Biden hails newest NATO member, drawing contrast with Trump Helsinki trip

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HELSINKI — President Biden is wrapping up his five-day, three country trip to Europe with a stop in Finland, where he has hailed the newest member of the NATO alliance and will confer with Nordic leaders. The trip drew a sharp contrast with the visit by his predecessor, Donald Trump, who had a private meeting with Russian President Vladimir Putin here in 2018.

For Biden, the stop caps a busy foreign excursion in which he has sought to rally global partners around a shared vision for supporting Ukraine against Russia and bolstering NATO, while also making a case for his broader foreign policy approach ahead of the 2024 presidential elections.

“Together we’re standing for shared democratic values,” Biden said Thursday during a meeting with Finnish President Sauli Niinistö, calling Finland’s accession to NATO “the fastest ratification that occurred in modern history.”

Finland, which shares an 800-mile border with Russia, joined NATO in April after decades of embracing a policy of military nonalignment. In recent months, Biden has repeatedly cited Finland’s decision to join NATO as proving that Putin had miscalculated by invading Ukraine last year.

“Putin was making a mistake. He was looking for the Finlandization of NATO,” Biden said earlier this week during a meeting with NATO Secretary General Jens Stoltenberg. “He got the NATOization of Finland.”

Biden’s events Thursday will take place at the Presidential Palace, the same venue where Trump and Putin held their meetings in mid-July some five years earlier.

During his 2018 news conference, Trump appeared to side with Putin over his own intelligence community, declaring that the Russian president “was extremely strong and powerful” in his denial that Russia interfered in the 2016 U.S. presidential election.

Finnish Foreign Minister Elina Valtonen remarked to The Washington Post that Biden’s trip showcases the unpredictability of global politics and served as a reminder for Europe about the need to boost its own defenses.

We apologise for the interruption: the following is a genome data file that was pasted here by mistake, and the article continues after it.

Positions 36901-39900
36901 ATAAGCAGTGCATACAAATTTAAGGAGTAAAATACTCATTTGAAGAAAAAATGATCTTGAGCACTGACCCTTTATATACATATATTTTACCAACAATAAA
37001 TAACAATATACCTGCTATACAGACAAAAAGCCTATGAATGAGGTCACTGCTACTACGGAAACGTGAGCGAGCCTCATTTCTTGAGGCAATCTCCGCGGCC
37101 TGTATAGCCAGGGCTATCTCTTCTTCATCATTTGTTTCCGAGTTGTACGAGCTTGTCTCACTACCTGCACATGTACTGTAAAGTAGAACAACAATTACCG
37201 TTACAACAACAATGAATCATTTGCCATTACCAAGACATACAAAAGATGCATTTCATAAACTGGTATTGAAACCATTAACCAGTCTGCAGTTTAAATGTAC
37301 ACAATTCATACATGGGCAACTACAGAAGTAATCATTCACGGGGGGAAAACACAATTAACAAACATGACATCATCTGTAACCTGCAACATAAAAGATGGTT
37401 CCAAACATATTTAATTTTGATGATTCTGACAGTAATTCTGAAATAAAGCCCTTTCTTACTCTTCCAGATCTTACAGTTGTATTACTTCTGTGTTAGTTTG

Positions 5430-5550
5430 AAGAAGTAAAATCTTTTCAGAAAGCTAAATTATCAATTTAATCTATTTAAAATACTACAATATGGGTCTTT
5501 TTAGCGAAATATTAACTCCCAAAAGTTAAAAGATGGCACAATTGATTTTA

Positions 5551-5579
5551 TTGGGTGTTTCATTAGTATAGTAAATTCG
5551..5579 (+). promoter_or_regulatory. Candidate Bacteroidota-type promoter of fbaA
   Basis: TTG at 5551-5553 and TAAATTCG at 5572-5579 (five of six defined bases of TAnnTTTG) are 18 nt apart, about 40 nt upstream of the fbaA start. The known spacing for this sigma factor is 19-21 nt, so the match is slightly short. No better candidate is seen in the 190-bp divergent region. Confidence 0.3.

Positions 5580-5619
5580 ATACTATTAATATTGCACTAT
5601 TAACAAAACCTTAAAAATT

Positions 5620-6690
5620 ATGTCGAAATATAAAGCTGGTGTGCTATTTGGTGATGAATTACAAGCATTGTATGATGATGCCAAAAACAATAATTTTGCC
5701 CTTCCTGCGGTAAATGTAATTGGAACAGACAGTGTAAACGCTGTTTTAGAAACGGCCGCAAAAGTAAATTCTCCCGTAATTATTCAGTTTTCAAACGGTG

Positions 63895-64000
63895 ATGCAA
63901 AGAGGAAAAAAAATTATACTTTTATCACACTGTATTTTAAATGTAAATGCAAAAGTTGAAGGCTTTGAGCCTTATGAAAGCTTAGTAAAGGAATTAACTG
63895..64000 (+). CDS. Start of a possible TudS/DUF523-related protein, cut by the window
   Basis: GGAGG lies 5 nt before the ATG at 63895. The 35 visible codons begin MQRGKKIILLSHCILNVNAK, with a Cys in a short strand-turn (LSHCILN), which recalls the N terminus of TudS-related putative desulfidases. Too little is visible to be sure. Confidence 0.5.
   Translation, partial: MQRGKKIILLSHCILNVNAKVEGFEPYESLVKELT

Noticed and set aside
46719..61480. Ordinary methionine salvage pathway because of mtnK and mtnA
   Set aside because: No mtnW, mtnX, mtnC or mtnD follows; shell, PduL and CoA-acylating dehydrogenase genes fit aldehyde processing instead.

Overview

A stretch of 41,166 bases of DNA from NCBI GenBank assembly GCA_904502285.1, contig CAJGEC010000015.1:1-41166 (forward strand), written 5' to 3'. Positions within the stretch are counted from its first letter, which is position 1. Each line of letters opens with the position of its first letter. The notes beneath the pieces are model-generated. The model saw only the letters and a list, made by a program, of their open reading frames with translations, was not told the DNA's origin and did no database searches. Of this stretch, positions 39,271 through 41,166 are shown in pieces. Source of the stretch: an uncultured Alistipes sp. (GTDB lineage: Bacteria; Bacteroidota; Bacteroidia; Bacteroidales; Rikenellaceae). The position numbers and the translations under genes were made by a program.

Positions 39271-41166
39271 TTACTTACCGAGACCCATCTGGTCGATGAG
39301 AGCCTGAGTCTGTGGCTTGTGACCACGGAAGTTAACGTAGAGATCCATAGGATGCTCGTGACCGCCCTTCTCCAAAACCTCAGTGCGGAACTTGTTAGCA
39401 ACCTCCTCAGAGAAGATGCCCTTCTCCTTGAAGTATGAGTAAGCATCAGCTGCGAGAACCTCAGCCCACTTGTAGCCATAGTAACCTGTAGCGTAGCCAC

“Wow, how the world has changed in five years,” she said in an interview, adding that the ongoing active war in Europe makes Biden’s meetings here feel particularly urgent. “Let’s put it this way, the setting today and the meeting today is much more pleasant to host, obviously, than what was five years ago.”

In addition to meeting with Niinistö, Biden will participate in a summit with the leaders of Finland, Sweden, Norway, Iceland and Denmark.

Coming out of the NATO Summit in Vilnius, Lithuania, in which Biden celebrated forward progress on Sweden’s bid to join the alliance and announced a new security program to support Ukraine, the president’s stop in Helsinki was expected to be a less dramatic affair, Valtonen said.

“I look forward to this day’s meeting being more of a sort of family gathering rather than rigid negotiations because there are so many things that we agree on,” she said, adding that leaders planned to discuss security, technology, the environment and more.

National security adviser Jake Sullivan said Biden’s meeting with Nordic leaders would allow the president to engage with “some of our best and most stalwart partners.”

“And this will really be an opportunity to look at the larger strategic picture, well beyond just the Nordic area or even the Euro-Atlantic area, because these countries are players on significant economic, technological, and security issues globally,” he said earlier this week.

Biden plans to end his trip with a joint news conference alongside Niinistö, before returning to Washington on Thursday evening.

This post appeared first on The Washington Post

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